Egyptian President Abdel Fattah al-Sisi hosted talks Tuesday with Israeli Prime Minister Naftali Bennett and the UAE’s de facto ruler, Abu Dhabi Crown Prince Mohammed bin Zayed, his office said.
The meeting, which took place in the Red Sea resort of Sharm el-Sheikh, included discussions on “energy, market stability, and food security”, Egyptian presidency spokesman Bassam Radi said.
The first three-way summit of its kind comes at a crucial time for the Middle East after Russia’s invasion of Ukraine sparked concerns about stability and sent commodity prices soaring.
“Against the backdrop of the recent developments in the world and the region, the leaders discussed the ties between the three countries and ways to strengthen them on all levels,” said a statement from Bennett’s office.
Bennet and Sheikh Mohammed had arrived in Egypt on Monday.
Israeli media said the leaders would also discuss reports that Iran and Western powers, including the United States, are close to a deal to revive the 2015 nuclear accord.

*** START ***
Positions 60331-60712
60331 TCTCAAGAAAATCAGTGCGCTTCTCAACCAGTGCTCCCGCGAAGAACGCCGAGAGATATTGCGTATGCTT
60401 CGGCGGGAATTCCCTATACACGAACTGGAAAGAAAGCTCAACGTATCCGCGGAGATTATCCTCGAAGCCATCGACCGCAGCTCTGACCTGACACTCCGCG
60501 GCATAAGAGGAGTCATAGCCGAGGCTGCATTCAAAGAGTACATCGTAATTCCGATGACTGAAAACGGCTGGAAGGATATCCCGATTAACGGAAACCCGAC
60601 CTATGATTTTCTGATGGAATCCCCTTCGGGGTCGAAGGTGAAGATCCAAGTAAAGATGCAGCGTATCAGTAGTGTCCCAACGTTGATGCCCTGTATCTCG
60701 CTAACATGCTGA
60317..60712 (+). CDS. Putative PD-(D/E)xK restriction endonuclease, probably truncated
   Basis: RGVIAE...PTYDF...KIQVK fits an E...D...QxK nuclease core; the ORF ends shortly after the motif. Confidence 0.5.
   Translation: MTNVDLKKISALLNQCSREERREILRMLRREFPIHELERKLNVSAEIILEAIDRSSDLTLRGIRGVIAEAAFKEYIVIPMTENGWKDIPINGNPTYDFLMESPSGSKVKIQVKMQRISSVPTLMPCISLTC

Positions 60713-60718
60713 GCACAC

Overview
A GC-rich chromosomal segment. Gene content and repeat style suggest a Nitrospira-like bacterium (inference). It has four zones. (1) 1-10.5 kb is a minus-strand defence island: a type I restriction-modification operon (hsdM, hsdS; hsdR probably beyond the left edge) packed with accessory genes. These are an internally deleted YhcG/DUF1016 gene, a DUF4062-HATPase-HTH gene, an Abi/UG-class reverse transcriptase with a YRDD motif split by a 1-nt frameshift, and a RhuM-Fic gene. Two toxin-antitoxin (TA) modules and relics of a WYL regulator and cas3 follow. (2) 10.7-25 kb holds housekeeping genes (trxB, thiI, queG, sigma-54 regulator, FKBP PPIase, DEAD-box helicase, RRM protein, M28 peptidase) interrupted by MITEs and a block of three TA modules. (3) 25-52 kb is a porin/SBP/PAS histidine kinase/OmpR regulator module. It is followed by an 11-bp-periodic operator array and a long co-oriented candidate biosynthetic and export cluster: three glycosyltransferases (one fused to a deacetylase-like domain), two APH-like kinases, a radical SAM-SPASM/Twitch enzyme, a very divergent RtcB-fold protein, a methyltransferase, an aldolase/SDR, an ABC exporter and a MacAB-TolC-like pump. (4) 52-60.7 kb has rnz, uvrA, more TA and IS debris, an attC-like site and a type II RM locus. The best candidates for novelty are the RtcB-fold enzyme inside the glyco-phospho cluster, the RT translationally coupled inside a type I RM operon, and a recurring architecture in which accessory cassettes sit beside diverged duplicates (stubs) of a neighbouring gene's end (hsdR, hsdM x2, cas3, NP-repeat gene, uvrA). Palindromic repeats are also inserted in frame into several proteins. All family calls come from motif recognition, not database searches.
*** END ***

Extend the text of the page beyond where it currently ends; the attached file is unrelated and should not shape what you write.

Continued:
Bennett is vehemently opposed to the deal which is designed to prevent Israel’s arch foe Iran from acquiring an atomic bomb — a goal the Islamic republic has always denied.
Bennett also travelled to Sharm el-Sheikh in September last year, in what was the first visit in over a decade by an Israeli prime minister.
Egypt was the first Arab country to sign a peace treaty with Israel in 1979, after decades of enmity and conflict.
The official Emirati news agency WAM said the meeting “discussed ways of enhancing relations between the three countries”.
It also addressed “the importance of cooperation and coordination to drive development and enhance stability in the region, as well as bolstering global energy security and market stability.”
The three leaders also “exchanged views on a number of regional and global issues of mutual concern and relevant developments,” said WAM.
Sheikh Mohammed hosted Bennett in a landmark visit to Abu Dhabi last December, just over a year after the UAE normalised ties with Israel.
In 2020, it became the third Arab country to forge diplomatic ties under a series of US-brokered deals known as the Abraham Accords.